The risk of recession in a handful of Asian economies is rising as higher prices spur central banks to accelerate the pace of their interest rate hikes, according to the latest Bloomberg survey of economists.
Sri Lanka, which is in the midst of its worst economic crisis ever, has an 85% probability of falling into recession in the next year, up from a 33% chance in the previous survey — by far the highest increase in the region. Economists also raised their expectations for a chance of recession in New Zealand, Taiwan, Australia and the Philippines to 33%, 20%, 20% and 8%, respectively. Central banks in those places have been raising interest rates to tame inflation.
The probability of recession for several other Asian economies remained unchanged in the survey. Economists see a 20% chance that China will enter recession, and a 25% likelihood that South Korea or Japan will enter one.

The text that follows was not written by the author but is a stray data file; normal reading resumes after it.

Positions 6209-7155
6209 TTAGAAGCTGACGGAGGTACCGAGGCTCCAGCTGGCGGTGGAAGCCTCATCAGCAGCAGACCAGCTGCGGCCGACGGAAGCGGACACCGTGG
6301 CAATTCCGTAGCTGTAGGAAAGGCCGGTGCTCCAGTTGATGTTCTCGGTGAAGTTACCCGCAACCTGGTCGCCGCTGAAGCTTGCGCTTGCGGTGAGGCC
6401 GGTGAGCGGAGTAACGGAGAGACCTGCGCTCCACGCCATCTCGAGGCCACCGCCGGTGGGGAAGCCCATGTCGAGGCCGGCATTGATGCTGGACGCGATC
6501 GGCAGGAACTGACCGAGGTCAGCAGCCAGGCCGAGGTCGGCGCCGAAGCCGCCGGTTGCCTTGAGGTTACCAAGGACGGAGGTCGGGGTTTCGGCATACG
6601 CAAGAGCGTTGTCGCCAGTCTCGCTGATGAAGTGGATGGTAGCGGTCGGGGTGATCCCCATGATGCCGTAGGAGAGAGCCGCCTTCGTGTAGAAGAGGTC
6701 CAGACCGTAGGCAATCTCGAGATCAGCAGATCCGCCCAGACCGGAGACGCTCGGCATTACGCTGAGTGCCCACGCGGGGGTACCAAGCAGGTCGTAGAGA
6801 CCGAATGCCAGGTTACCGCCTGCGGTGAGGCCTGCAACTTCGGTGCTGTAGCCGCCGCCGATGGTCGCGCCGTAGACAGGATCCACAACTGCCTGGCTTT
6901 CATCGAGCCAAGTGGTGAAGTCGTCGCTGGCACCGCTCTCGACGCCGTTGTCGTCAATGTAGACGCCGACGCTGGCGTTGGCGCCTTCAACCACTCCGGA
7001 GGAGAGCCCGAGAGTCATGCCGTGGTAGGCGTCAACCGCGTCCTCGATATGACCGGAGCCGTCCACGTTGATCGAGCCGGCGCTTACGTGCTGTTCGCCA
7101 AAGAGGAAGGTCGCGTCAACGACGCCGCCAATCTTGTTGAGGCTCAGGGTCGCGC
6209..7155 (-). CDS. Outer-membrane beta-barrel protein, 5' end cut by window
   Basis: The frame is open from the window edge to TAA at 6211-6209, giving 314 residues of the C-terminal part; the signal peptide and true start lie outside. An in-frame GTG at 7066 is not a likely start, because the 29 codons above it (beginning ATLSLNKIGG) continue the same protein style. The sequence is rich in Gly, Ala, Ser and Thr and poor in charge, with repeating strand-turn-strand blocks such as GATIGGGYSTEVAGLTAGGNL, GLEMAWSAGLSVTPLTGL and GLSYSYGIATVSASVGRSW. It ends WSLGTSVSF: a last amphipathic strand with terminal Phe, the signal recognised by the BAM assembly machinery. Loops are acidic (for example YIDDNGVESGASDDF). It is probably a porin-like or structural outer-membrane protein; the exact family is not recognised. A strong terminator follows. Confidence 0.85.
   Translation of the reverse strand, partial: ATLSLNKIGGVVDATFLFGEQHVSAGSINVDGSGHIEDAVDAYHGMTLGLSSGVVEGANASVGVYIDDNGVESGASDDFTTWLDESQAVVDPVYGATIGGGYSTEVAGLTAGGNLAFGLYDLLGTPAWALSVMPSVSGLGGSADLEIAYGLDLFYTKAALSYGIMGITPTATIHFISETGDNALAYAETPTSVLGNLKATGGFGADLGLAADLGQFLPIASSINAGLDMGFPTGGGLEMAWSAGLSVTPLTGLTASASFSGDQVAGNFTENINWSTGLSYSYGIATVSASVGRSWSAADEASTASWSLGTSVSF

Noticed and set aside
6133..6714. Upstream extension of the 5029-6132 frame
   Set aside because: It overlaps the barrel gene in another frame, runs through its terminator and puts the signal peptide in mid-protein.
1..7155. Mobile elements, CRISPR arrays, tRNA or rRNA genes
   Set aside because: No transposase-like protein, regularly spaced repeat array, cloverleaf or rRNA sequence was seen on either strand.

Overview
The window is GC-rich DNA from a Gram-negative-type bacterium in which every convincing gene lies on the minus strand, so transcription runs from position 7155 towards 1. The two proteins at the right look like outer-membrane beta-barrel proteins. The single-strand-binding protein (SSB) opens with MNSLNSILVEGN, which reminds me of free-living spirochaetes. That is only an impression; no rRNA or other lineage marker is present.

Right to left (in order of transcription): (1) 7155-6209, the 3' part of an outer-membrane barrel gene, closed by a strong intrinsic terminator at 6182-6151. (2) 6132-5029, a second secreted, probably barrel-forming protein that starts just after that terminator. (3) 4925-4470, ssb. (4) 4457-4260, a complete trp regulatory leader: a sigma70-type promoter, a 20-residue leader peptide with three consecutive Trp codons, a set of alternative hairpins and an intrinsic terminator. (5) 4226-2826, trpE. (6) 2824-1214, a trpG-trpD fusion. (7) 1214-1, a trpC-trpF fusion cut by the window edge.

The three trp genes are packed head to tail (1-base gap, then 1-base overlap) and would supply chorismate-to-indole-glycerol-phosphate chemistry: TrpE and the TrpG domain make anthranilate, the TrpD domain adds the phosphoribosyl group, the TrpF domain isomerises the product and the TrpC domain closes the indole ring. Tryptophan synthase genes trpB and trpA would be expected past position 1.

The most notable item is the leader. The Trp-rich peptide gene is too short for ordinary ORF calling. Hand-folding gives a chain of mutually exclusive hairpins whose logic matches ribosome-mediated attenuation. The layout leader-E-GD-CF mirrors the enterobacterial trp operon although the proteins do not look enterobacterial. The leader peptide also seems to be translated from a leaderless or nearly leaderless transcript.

Asian economies have largely remained resilient compared to Europe and the United States.
Surging energy prices have hit countries such as Germany and France the most, with a spillover effect impacting the rest of that region, said Steven Cochrane, chief Asia Pacific economist at Moody’s Analytics Inc.
In general, Asia’s risk of recession is around 20-25%, he said, adding that the odds of the US entering one is around 40%, while Europe stands at 50-55%.
Bloomberg Economics’ model puts the chance of a US recession at 38% within the next 12 months, up from around 0% just a few months before. That model incorporates a variety of factors ranging from housing permits and consumer survey data to the gap between 10-year and 3-month Treasury yields.